Nathaniel Frank is a visiting scholar at the Center for Gender and Sexuality Law.
The Associated Press—January 21
"He would no doubt bring First Amendment defenses to what he did, emphasizing the public interest in his disclosures and the democratic values that he served," said David Pozen, a Columbia Law School professor and a former legal adviser at the State Department. "There's been no case quite like it."
The New York Times—January 21
By John Coffee
You probably did not know this: the Dodd-Frank Act already directed United States financial regulators to restrict excessive incentive compensation at major financial institutions. But the U.S. rules are different from the European Union’s in that they focus on the distorting impact of large bonuses on business decisions, while in Europe the focus is more on income equality -- a characteristic division between the U.S. and Europe.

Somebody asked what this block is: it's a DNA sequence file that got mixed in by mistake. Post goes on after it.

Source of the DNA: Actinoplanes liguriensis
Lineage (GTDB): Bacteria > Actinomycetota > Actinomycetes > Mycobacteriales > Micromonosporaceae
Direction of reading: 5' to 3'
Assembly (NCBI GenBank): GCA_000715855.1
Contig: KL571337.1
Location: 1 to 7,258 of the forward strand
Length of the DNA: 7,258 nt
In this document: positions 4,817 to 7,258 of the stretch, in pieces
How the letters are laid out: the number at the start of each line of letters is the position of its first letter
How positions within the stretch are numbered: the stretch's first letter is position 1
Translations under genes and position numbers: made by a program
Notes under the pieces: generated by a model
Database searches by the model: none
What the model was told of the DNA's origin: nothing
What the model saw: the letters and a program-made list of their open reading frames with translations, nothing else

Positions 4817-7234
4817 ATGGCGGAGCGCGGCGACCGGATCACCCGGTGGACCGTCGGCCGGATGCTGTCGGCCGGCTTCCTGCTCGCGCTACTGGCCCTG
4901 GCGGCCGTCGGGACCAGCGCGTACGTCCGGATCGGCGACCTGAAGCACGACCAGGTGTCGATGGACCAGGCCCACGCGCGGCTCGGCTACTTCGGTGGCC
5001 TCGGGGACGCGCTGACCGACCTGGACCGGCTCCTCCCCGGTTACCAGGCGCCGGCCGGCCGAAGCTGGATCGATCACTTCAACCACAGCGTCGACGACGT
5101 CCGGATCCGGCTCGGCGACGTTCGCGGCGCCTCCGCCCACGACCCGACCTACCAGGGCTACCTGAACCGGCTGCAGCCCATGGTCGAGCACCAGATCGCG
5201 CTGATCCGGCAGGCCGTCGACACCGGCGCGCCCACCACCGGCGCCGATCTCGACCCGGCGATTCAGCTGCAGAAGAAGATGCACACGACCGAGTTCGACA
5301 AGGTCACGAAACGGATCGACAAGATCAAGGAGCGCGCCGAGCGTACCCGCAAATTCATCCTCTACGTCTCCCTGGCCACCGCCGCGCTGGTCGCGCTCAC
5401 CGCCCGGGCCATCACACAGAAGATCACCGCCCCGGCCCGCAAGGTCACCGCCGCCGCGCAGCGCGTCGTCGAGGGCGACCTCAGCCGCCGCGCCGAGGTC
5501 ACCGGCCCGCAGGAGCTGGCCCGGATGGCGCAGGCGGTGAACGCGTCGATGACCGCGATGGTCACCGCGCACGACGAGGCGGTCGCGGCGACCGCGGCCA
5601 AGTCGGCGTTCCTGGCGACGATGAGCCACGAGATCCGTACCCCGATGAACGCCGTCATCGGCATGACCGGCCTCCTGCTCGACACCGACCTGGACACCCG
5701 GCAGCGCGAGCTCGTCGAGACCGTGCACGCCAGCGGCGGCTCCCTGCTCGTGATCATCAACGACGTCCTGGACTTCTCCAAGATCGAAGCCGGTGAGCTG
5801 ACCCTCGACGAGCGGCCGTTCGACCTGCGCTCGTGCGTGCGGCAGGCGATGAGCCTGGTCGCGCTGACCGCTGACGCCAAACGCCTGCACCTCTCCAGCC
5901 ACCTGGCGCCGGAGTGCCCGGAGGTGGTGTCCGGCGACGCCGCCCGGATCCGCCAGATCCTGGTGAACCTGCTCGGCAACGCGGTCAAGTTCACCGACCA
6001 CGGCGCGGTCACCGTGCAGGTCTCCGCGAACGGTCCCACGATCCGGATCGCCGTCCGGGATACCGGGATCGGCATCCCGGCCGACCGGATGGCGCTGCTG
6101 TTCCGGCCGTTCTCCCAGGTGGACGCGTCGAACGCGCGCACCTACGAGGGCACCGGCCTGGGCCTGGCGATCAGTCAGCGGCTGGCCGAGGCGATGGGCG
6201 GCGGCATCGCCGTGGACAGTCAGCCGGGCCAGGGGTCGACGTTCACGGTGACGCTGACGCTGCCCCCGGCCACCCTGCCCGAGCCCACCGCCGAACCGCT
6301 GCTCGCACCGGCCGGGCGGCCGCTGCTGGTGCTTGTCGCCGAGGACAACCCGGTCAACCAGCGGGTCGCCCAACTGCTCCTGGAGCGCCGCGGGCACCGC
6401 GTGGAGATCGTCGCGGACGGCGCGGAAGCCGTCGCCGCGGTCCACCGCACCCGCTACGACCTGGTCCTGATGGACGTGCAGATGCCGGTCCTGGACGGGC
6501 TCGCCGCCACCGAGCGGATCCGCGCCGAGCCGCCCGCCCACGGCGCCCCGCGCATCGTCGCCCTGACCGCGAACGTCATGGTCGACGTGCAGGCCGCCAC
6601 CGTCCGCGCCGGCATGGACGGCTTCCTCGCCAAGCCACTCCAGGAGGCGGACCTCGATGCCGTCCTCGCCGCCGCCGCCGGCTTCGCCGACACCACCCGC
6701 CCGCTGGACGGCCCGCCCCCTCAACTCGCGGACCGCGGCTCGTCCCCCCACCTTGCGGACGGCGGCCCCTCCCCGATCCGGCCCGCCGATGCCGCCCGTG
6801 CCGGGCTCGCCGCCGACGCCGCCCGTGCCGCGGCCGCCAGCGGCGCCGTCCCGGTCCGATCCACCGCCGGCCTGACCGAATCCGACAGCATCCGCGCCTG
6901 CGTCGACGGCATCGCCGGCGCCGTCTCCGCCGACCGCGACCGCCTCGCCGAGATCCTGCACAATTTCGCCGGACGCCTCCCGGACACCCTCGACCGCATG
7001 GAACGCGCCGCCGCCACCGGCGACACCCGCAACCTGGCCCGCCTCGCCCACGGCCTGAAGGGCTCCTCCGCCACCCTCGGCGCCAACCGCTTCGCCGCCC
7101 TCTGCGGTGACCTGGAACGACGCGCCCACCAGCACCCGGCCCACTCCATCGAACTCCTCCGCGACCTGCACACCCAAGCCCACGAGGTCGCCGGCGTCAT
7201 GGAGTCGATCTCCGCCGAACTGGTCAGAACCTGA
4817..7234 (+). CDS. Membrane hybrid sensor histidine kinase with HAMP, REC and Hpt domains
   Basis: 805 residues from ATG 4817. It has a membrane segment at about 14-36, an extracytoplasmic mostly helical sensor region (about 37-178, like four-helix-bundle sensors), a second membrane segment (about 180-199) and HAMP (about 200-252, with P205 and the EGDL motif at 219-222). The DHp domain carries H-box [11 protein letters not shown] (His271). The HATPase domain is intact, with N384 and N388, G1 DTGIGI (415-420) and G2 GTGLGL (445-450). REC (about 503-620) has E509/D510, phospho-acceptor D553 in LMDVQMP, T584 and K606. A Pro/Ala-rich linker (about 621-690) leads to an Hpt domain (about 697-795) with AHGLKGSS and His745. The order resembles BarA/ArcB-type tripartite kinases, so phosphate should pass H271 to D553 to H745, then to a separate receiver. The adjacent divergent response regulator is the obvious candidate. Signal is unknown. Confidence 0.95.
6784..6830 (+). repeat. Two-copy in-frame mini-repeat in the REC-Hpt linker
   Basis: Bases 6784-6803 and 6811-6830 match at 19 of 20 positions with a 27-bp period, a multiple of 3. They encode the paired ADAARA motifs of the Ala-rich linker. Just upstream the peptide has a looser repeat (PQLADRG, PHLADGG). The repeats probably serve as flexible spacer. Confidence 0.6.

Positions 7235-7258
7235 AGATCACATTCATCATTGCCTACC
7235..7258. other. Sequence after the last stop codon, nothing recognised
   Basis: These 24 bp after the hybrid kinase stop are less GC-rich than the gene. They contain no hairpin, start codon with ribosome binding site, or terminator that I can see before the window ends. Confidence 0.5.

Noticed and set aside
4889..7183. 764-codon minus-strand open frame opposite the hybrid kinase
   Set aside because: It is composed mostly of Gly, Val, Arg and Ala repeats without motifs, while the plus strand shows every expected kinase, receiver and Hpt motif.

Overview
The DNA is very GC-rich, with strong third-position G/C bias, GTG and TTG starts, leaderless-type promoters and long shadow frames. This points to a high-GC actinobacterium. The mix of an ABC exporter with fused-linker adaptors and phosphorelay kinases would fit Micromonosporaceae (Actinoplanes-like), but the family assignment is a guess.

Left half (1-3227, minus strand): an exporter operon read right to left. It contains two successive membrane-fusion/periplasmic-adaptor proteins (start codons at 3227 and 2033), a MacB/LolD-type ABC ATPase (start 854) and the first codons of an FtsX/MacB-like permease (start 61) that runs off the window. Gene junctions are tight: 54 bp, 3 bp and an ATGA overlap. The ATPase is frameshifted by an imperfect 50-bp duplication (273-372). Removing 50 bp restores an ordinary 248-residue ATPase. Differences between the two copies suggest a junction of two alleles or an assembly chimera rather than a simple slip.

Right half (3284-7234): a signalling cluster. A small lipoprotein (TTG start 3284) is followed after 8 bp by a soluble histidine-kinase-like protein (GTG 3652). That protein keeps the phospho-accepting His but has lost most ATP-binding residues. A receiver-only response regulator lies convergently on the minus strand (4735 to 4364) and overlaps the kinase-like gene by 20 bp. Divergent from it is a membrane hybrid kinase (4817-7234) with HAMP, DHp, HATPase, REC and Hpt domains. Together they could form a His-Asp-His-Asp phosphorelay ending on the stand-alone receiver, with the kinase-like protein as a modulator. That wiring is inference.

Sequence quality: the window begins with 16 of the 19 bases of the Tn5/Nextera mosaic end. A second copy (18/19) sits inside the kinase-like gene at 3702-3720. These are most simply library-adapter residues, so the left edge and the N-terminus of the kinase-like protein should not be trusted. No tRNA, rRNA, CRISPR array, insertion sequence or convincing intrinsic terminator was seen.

The Real News—January 22
Tuesday marks the fourth anniversary of the landmark Supreme Court decision Citizens United. It was determined corporations and unions have the same free-speech rights as people, therefore removed restrictions on corporate and union spending on elections. Now joining us to discuss the fourth anniversary of Citizens United is Richard Briffault. He's the author of many works, including Dollars and Democracy: A Blueprint for Campaign Finance Reform.
The Delaware News Journal—January 22